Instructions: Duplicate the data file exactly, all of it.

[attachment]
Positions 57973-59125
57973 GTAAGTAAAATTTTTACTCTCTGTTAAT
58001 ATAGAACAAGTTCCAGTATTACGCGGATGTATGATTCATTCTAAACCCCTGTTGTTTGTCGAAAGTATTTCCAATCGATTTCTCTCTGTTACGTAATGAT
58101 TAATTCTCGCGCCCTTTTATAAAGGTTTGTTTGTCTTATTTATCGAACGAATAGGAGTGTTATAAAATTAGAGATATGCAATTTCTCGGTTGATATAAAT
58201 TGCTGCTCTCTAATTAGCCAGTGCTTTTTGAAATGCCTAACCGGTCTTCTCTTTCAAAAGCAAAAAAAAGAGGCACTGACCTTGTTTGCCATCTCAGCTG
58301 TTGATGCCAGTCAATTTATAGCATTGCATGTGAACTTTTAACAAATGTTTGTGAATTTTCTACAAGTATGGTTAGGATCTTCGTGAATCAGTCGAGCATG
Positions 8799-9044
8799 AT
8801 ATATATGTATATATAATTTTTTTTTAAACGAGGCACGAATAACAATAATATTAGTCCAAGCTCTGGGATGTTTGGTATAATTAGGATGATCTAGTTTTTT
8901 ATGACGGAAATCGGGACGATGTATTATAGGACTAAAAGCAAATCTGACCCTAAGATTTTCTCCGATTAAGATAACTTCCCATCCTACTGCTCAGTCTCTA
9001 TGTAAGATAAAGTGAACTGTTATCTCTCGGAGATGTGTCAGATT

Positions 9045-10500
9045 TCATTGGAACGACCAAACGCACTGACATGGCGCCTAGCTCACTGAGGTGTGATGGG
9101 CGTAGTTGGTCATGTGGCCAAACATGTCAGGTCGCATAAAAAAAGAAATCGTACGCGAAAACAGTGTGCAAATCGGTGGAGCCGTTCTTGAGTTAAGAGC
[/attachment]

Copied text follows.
Positions 57973-59125
57973 GTAAGTAAAATTTTTACTCTCTGTTAAT
58001 ATAGAACAAGTTCCAGTATTACGCGGATGTATGATTCATTCTAAACCCCTGTTGTTTGTCGAAAGTATTTCCAATCGATTTCTCTCTGTTACGTAATGAT
58101 TAATTCTCGCGCCCTTTTATAAAGGTTTGTTTGTCTTATTTATCGAACGAATAGGAGTGTTATAAAATTAGAGATATGCAATTTCTCGGTTGATATAAAT
58201 TGCTGCTCTCTAATTAGCCAGTGCTTTTTGAAATGCCTAACCGGTCTTCTCTTTCAAAAGCAAAAAAAAGAGGCACTGACCTTGTTTGCCATCTCAGCTG
58301 TTGATGCCAGTCAATTTATAGCATTGCATGTGAACTTTTAACAAATGTTTGTGAATTTTCTACAAGTATGGTTAGGATCTTCGTGAATCAGTCGAGCATG
Positions 8799-9044
8799 AT
8801 ATATATGTATATATAATTTTTTTTTAAACGAGGCACGAATAACAATAATATTAGTCCAAGCTCTGGGATGTTTGGTATAATTAGGATGATCTAGTTTTTT
8901 ATGACGGAAATCGGGACGATGTATTATAGGACTAAAAGCAAATCTGACCCTAAGATTTTCTCCGATTAAGATAACTTCCCATCCTACTGCTCAGTCTCTA
9001 TGTAAGATAAAGTGAACTGTTATCTCTCGGAGATGTGTCAGATT

Positions 9045-10500
9045 TCATTGGAACGACCAAACGCACTGACATGGCGCCTAGCTCACTGAGGTGTGATGGG
9101 CGTAGTTGGTCATGTGGCCAAACATGTCAGGTCGCATAAAAAAAGAAATCGTACGCGAAAACAGTGTGCAAATCGGTGGAGCCGTTCTTGAGTTAAGAGC